On 22/11/06, Chika <miyuki(a)crashnet.org.uk> wrote:
On 21 Nov, David W Mills <david(a)tenmagpies.demon.co.uk> wrote:
> In message <4e893e0969dhwild(a)talktalk.net> David H Wild
> <dhwild(a)talktalk.net> wrote:
> >In article <08e935894e.ricp(a)user.minijem.plus.com>, Richard Porter
> ><ricp(a)minijem.plus.com> wrote:
> >> If you go to the Transport for London web site at
> >> http://www.tfl.gov.uk/tfl/
you get a whole load of garbage about
> >> marquees just under the site navigation. Should NetSurf be
> >> suppressing this or is it faulty coding on the web page?
> >It doesn't show any such garbage with O2, so there must be some
> >interaction between the coding and Netsurf. I notice that the source
> And here it hung my Iyonix whilst navigating to another page!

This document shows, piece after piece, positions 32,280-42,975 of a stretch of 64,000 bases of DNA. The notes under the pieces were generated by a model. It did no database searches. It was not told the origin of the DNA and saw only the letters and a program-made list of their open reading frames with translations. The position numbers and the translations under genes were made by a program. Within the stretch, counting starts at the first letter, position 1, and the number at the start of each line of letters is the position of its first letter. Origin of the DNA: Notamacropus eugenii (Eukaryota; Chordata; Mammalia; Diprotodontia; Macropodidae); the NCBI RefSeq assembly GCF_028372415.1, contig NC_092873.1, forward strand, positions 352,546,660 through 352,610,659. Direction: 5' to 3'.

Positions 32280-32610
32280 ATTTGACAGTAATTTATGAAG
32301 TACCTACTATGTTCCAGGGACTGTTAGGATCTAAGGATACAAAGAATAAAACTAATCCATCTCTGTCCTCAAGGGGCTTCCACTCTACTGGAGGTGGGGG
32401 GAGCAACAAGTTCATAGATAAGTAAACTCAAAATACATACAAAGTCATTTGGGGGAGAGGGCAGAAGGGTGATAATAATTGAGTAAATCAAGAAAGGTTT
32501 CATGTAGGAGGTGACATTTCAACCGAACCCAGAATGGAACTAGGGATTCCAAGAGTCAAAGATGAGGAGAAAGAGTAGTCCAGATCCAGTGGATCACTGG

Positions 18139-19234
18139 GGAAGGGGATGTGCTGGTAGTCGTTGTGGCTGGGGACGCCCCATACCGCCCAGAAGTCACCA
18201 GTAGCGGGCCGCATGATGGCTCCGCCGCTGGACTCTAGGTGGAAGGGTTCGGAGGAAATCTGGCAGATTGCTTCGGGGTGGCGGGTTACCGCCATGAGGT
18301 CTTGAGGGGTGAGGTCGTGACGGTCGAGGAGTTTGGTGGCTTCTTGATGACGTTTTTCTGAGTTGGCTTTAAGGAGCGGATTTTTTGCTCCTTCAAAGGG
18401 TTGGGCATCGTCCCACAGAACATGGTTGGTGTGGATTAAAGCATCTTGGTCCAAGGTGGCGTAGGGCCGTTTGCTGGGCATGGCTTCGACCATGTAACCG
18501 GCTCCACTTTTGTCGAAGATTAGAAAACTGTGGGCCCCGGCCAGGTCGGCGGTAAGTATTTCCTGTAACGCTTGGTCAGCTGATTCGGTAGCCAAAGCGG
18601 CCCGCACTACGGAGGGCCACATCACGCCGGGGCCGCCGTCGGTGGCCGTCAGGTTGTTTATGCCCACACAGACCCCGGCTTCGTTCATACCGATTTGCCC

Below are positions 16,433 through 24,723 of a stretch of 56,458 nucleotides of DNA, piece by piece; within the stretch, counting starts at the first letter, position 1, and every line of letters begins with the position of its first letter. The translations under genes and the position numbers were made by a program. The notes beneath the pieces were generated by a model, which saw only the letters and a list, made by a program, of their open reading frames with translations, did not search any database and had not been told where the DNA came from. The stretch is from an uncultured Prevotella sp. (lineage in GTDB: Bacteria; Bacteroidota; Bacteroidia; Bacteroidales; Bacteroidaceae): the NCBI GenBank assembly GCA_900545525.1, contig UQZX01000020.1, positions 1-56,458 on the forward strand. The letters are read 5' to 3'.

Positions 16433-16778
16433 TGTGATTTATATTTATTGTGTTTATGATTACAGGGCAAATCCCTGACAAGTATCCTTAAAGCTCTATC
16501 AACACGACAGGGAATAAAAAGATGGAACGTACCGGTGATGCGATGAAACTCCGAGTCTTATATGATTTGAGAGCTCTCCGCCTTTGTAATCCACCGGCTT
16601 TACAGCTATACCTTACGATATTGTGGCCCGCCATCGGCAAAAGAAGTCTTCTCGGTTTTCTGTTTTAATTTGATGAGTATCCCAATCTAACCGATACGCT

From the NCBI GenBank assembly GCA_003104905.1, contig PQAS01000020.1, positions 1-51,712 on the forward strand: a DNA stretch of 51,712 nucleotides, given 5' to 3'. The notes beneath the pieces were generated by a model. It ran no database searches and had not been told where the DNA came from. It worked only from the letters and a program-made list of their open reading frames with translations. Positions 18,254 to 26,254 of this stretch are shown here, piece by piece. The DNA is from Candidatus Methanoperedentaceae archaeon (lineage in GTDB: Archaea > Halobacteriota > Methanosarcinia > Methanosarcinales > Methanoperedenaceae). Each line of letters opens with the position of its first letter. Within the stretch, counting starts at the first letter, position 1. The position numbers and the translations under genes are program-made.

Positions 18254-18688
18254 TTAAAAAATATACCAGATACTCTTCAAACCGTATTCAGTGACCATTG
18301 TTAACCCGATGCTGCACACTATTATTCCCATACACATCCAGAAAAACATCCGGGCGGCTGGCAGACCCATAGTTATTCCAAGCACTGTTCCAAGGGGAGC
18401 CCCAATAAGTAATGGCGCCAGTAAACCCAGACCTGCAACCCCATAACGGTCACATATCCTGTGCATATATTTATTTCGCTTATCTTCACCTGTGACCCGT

So much for website accessibility, something which I thought was an
obligatory part of all government websites these days. Or did I sit
through a lecture on this for nowt?
AFAICT, the problem is actually with NetSurf (sort of).
Normal behaviour for user agents that don't understand HTML tags is to
simply ignore them. In the case of browsers that don't support
scripts, this means displaying verbatim all text between <script> and
be enclosed between '<!--' and '//-->', so that older browsers
hide it as if it was an HTML comment. Since browsers that don't
understand the <script> tag are increasingly rare nowadays, I imagine
that this practice of hiding scripts will die out.
What I don't understand is why NetSurf, which could easily recognise
the text between it and </script>. Perhaps it is purism on the part of